Written by Prabhu Subramanian, DevOps Consultant, RiverSafe
Dude, agile up
“We need to really shift things to the left!” announced a leader as they entered the meeting room. “We need to agile up and do DevOps in a modern way”. There was silence in the room as the lecture went on for more than 30 minutes and included reference to Infrastructure as Code (IaC), Platform as Code (PaC), Infrastructure as a Service (IaaS), Platform as a Service (PaaS), ServiceNow, Slack, more ServiceNow, more slack, and some waterfall here and there.
As we left the meeting, I was pulled aside by the tech lead who naively asked, “Prabhu, what is shift left? Is it the same as “Lift and Shift”?
As a premier cloud security and data analytics company, RiverSafe, has a strong track record helping clients (large and small) implement secure Dev and DevOps practices including shift left!
Levels of DevOps maturity
Clients engage RiverSafe to help implement DevSecOps practices tailored for their business and cloud strategy. One of the activities my team undertakes is to understand and evaluate the maturity level of the DevOps teams within the client organisation. What is the level of expertise in terms of technology, processes and ability to deliver complex changes? Is the team ready and are they in favour of a process change to their dev, build, deployment, security or support processes?
Every time we ask this question we find huge variations in the maturity level across clients. We have come across teams who just maintain a single Jenkins pipeline, teams that use AWS but do not know the difference between on-demand and reserved instances and teams that are cloud-native and ready to race but are blocked because the rest of organisation is not there yet.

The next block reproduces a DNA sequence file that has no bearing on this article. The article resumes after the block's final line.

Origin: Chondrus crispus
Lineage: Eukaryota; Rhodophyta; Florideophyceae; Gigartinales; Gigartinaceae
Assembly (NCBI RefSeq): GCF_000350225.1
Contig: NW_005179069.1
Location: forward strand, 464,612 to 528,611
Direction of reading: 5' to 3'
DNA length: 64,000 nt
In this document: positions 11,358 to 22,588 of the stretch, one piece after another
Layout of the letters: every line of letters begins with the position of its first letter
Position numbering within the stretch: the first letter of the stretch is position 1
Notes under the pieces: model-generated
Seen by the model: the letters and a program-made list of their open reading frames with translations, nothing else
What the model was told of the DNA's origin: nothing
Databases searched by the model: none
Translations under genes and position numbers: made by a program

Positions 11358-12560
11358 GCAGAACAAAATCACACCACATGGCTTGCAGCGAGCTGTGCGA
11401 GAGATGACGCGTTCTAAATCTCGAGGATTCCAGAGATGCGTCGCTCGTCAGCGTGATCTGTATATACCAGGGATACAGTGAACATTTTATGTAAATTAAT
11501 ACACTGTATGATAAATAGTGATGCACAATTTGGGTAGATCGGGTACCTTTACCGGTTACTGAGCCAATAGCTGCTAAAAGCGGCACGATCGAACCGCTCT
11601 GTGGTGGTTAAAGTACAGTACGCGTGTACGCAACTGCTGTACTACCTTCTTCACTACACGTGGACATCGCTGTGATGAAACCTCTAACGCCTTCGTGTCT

Shift left is a radical idea to implement security processes on the left side of the software development lifecycle – during requirements planning and development instead of at the end of the process.
In my view shift left is an ideal state, an aspiration however, most teams are simply not ready for this. So how hard can it be to do security on the left of the software development lifecycle?
Below is a secure dev process we have developed and are implementing for a large client.
I will write a separate blog to explain this framework, but as you can see there are a number of steps, automation requirements, integration with tools, and upskilling of people involved to undertake security as a process from the left. So my advice is don’t try it alone.
Should I shift-left?
This is the same as asking should I become efficient and productive. Undertaking security at the end of the development is never fully secure. Pen-testers follow a checklist and strict guidelines and hence cannot identify all the issues all the time. Worse vulnerabilities can arise an hour or a day after the pen-test is complete so you need an automated and continuously integrated process with your CI/CD pipelines and IDEs.
There could be security vulnerabilities in software and services due to: